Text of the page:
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I am connecting a brand-new Catalyst 2950 switch to my LAN. It is on with green lights, and frames successfully go in and out the ports. The switch is on the same LAN has my host PC, and pings are successful. I had an RJ-45 Ethernet cable connecting a switch port directly to my PC network interface, with the intention to telnet to the switch, but apparently the switch refuses the telnet connections if no password is set. I tried telnet through Linux to the switch but still get the "Password required, but none set" message from IOS. So it looks like a console connection is required to set the login and password. But when my putty client (I'm running Windows 7), with serial COM1 settings tries to connect to the switch's IP, I just get a blank Putty terminal. The switch's console port is RJ-45 and so is my PC's Ethernet adapter. Could the problem be that a console connection setup like this will not work with a regular Ethernet cable? Is a crossover cable the solution to getting a telnet connection to the switch?

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4 Answers 4

up vote 2 down vote accepted

Had the same issue. They have made it even easier to configure these things.

Read the "getting started" portion of link below. All you need is a straight through cable and just run through the setup real quick and enable telnet. Then you can telnet to it and set what you need to configuration wise. A lot easier than hyperterm and a console cable in my opinion.

Make sure to pay attention when it says that the switch acts as its own DHCP server in express setup mode. Could create havoc on your network if you don't use it standalone until you get it setup. Also boot times seem to be a lot longer with the newer ones than the ones I was used to back in 2004.

http://www.cisco.com/en/US/docs/switches/lan/catalyst2950/hardware/quick/guide/2950gsg2.html#wp49930

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You're on the right track with the crossover cable, but not quite. You need a rollover cable instead.

enter image description here

Your typical connection chain is going to be...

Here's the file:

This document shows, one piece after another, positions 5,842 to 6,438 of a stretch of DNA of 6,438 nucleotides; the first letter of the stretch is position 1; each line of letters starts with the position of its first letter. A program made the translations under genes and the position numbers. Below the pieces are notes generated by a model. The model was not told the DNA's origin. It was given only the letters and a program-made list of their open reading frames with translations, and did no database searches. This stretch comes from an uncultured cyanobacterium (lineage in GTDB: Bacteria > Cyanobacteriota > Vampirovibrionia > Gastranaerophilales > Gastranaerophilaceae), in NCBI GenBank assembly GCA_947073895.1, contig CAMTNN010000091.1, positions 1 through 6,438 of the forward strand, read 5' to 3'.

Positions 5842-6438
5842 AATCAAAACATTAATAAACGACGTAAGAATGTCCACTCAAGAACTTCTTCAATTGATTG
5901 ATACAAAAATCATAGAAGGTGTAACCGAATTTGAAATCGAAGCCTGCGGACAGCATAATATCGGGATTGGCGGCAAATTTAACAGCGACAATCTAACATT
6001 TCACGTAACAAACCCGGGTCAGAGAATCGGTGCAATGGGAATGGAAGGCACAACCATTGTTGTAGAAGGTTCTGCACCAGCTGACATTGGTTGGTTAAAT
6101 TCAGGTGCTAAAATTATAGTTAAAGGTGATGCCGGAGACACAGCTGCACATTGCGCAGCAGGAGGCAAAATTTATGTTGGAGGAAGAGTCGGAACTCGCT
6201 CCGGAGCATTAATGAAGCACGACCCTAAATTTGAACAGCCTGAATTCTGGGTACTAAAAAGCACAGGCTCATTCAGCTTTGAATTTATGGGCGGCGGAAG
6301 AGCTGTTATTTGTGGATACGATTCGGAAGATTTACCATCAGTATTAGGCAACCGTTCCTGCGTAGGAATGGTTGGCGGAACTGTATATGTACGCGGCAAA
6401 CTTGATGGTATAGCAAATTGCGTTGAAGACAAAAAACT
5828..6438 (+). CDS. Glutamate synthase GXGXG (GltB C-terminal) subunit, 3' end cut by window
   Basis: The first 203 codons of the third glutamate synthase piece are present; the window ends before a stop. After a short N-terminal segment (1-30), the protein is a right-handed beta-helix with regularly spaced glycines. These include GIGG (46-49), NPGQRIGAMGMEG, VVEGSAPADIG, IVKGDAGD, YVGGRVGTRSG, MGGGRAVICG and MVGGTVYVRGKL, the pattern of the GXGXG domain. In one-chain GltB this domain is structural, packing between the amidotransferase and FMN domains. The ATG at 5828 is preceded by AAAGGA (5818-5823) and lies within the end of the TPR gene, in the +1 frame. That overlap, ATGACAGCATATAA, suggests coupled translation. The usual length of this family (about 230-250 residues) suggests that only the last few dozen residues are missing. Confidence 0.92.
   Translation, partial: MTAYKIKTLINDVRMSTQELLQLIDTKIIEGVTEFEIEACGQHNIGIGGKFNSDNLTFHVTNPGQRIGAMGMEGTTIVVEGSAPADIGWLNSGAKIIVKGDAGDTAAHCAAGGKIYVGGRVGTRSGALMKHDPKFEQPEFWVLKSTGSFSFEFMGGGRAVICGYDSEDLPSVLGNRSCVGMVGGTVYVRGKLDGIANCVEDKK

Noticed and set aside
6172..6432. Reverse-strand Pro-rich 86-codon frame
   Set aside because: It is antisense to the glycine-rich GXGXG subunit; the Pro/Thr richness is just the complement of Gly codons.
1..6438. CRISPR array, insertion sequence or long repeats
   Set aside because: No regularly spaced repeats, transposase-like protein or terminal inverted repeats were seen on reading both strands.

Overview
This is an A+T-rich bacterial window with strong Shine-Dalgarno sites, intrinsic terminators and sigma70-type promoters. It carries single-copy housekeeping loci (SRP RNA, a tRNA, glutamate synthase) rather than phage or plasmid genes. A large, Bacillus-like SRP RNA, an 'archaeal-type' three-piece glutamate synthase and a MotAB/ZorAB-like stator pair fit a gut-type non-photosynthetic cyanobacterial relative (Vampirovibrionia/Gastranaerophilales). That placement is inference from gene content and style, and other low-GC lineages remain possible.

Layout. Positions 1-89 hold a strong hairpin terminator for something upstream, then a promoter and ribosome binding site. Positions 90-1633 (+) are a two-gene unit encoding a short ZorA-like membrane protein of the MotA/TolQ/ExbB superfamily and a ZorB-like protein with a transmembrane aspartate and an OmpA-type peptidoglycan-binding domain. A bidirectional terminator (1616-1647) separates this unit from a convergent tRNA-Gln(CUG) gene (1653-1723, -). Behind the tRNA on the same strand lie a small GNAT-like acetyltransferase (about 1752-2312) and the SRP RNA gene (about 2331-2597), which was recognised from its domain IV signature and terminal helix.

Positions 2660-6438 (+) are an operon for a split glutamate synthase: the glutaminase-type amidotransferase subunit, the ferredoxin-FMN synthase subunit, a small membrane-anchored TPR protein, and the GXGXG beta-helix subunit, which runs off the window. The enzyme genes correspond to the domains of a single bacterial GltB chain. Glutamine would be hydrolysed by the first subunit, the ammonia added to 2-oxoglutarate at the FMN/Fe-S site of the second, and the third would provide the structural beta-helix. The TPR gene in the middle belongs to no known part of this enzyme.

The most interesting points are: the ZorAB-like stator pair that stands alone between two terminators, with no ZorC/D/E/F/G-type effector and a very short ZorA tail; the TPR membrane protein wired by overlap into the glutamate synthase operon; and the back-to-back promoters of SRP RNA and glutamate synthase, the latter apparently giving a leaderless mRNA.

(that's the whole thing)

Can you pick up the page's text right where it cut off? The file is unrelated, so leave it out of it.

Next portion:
• PC
  • USB-to-Serial Adapter OR Serial Port
  • Serial to RJ-45 Adapter
  • Rollover cable
  • Device Console

The console cable that comes with Cisco devices combines the Serial-to-RJ45 adapter and rollover cable.

Standard port settings are...

  • Bits per sec : 9600
  • Data bits : 8
  • Parity : none
  • Stop bits : 1
  • Flow control : none

Hope this helps.

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You need an RJ45 adapter.

Management console port: 8-pin RJ-45 connector, RJ-45-to-DB9 adapter cable for PC connections; for terminal connections, use RJ-45-to-DB25 female data-terminal-equipment (DTE) adapter (can be ordered separately, Cisco part number ACS-DSBUASYN=)

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If you can telnet to the switch to see the no password set prompt, then try the web interface. If it is there and enabled (while network engineers often disable/remove it due to security concerns, often these are run by systems/network guys who don't know to do so), then you can configure login and a password on the vty lines.

If you do have access to the web interface, you can enter commands from there. I have run across problems when trying to click on some of the commands, but if you watch the URL patterns change as you click the links, you will figure out fairly quickly how to issue commands directly on the URL.

I recently did this on a 3550 for a friend over a remote desktop session. He didn't have a console cable, but did have network access to the switch.

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